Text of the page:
The fall semester may have kicked off in the Mother Lode, but temperatures are still at scorching highs.
With student athletes returning to the field, preventing heat stroke is a hot topic nationwide, and local coaches are weighing in on what they do to keep kids safe.
Due to the summertime practice season and the added load of helmets and padding, heat stroke is of particular concern among the football community. According to a study published by the National Center for Catastrophic Sport Injury Research, 64 football players died from heat stroke between 1995 and 2018, and the vast majority of those fatalities were high school athletes who overheated during practice.
Some of the warning signs of heat stroke are confusion, dizziness, nausea, red skin, lack of sweat and a body temperature above 103 degrees Fahrenheit, according to the Centers for Disease Control and Prevention. If medical attention is not administered immediately and the body cooled down using wet cloths or an ice bath, the situation can quickly become fatal.
Physicians have contended the effectiveness of immediate immersion in cold water, with many arguing that quick access to an ice bath is a cost-effective way to prevent 100% of heat stroke deaths.
Following the heat-related death of high school football player Zach Polsenberg in 2017, his family is lobbying to mandate ice tubs on every high school field in Florida. In Maryland, the family of Jordan McNair, who died last year after overheating during football practice, has rallied to educate student athletes, parents and the football community on heat stroke prevention. An organization in McNair’s name has also implemented a campaign to donate ice tubs to schools.
In California last year, Assembly Bill 2800 was signed into law by former Gov. Jerry Brown, requiring coaches to complete training in the signs and symptoms of heat illness when renewing their CPR/ first aid certifications. Still, easy access to cold water immersion is not required on California campuses.
“We are continuously discussing both preventative and treatment measures with our schools and committees and publish best practices for our members to use as resources,” Ron Nocetti, Executive Director of the California Interscholastic Federation, told the Enterprise on Aug. 22.
“There has to be a request from our membership to mandate cooling units,” Nocetti added, but indicated that committee meetings in the fall may yield such requests.
In the meantime, the responsibility of heat stroke prevention falls upon coaches’ and trainers’ ability to properly hydrate their athletes prior to exertion and quickly identify the warning signs.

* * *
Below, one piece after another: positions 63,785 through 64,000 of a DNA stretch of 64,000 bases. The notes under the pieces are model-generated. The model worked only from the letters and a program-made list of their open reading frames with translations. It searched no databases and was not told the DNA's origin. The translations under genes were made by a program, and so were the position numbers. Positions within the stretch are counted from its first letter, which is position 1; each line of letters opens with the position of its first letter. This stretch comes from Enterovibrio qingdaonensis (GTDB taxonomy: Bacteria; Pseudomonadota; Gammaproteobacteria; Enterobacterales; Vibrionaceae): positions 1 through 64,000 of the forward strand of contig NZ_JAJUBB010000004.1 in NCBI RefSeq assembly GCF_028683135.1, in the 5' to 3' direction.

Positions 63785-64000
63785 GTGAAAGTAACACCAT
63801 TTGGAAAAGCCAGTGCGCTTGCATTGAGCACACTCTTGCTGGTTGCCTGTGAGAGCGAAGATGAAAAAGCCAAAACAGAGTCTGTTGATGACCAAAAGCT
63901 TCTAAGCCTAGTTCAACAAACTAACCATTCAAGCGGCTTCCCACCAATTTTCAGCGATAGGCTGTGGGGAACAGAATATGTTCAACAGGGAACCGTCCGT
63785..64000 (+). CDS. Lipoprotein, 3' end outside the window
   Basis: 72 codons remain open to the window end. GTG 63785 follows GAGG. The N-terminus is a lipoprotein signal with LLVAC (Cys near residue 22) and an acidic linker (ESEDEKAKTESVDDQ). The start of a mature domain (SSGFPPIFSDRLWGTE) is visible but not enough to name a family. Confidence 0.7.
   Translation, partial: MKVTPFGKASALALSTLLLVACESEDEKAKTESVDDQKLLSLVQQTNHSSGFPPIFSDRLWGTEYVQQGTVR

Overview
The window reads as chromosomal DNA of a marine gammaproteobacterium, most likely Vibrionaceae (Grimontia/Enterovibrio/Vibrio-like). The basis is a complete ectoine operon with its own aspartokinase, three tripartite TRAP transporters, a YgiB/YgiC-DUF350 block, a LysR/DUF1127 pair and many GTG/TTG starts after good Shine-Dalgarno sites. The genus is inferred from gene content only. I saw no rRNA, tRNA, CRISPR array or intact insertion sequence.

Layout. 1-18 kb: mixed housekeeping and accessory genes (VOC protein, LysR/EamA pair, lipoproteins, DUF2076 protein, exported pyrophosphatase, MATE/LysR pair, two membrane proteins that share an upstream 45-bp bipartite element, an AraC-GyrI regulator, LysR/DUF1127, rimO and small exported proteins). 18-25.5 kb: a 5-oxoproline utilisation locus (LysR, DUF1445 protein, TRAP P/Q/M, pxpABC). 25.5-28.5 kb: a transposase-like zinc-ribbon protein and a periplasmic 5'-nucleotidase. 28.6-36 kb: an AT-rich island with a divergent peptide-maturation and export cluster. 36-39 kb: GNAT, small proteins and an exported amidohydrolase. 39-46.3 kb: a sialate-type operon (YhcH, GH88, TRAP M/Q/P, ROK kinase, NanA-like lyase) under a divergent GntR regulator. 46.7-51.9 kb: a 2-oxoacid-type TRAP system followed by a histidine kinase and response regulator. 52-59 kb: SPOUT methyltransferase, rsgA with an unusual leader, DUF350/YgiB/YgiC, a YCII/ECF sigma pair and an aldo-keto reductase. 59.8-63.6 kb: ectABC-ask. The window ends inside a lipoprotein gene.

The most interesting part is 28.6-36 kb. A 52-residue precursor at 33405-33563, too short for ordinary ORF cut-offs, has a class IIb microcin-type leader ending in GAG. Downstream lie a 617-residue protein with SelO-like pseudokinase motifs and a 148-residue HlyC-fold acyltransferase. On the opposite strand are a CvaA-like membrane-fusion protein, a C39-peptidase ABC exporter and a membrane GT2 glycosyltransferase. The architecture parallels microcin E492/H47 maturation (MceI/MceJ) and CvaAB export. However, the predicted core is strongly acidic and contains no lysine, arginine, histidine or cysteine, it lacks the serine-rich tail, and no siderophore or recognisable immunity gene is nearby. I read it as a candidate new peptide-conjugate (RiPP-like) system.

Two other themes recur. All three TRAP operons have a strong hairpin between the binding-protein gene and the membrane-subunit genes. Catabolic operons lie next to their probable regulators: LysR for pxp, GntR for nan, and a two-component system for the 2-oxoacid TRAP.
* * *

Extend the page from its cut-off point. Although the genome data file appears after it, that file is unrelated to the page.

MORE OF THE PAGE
Bret Harte High School Head Football Coach Casey Kester says he was required to take a heat safety course as part of his training. According to Kester, adequate hydration and close monitoring of athletes has been key in preventing any serious heat-related incidents during his tenure.
“If we don’t have wind and it’s really hot, we give them water breaks every 8-10 minutes. We have the guys not only drink water, but hose down. We want to get as much water on them as we can, to take as much of the heat off of them as we can,” Kester told the Enterprise. “As soon as a player has any sort of heat-related indication, we take them out and check them out. We also identify early what kids are likely to have problems, so we have eyes on the kids all the time. If a kid isn’t sweating the way we think he should, we’ll pull him aside and start talking to him and give him as much water as we can.”
Another demographic particularly at risk of overheating are the cross country runners, who train off of school grounds and don’t always have immediate access to water.
“The first thing we do is talk about the runners taking care of themselves,” said Doug Avrit, Head Cross Country Coach at Calaveras High School. “If they show up and haven’t been drinking water all day, it’s going to be a problem. If you do that, you’re not going to feel good, and you’re quickly going to be in trouble. If you come out here at 3:30 in the afternoon and decide that’s when you are going to start drinking water, then it’s going to be too late.”
Athletes must learn to be responsible for their own hydration prior to exertion, Avrit said, though during practice, the coach will often provide water in designated locations along the run.
“If some kid is really feeling bad, we’ll turn them around and come back, but we haven’t had too much of that,” Avrit said.
Besides properly hydrating in the hours before and after practice, (a person’s body weight divided in half, plus 15 is the number of ounces they should drink in a 24 hour period), Bret Harte Head Athletic Trainer Kristin Vieira says there are also some things athletes should avoid to prevent heat-related illnesses.
“Any type of energy drinks, like Monster, Rockstar or anything with caffeine,” Vieira said. “You definitely want to cut out fatty foods. You want simple sugars like granola bars, but you don’t want to be eating fast food. You want to keep it healthy. But mainly it’s the energy drinks.”
Athletes who are showing signs of heat-related illness should be “done for the day” and closely monitored.
“You want to make sure they cool down, get hydrated and get non-fatty foods in them,” Vieira said. “If they are still not feeling good after an hour to an hour-and-a-half, that’s the point where you say that you need to see a doctor. It may be they need to be hooked up to an IV and get additional fluids.”
Some other factors athletes and coaches should consider before playing in extreme heat are pre-existing conditions such as asthma, which can be triggered by high temperatures, Vieira said.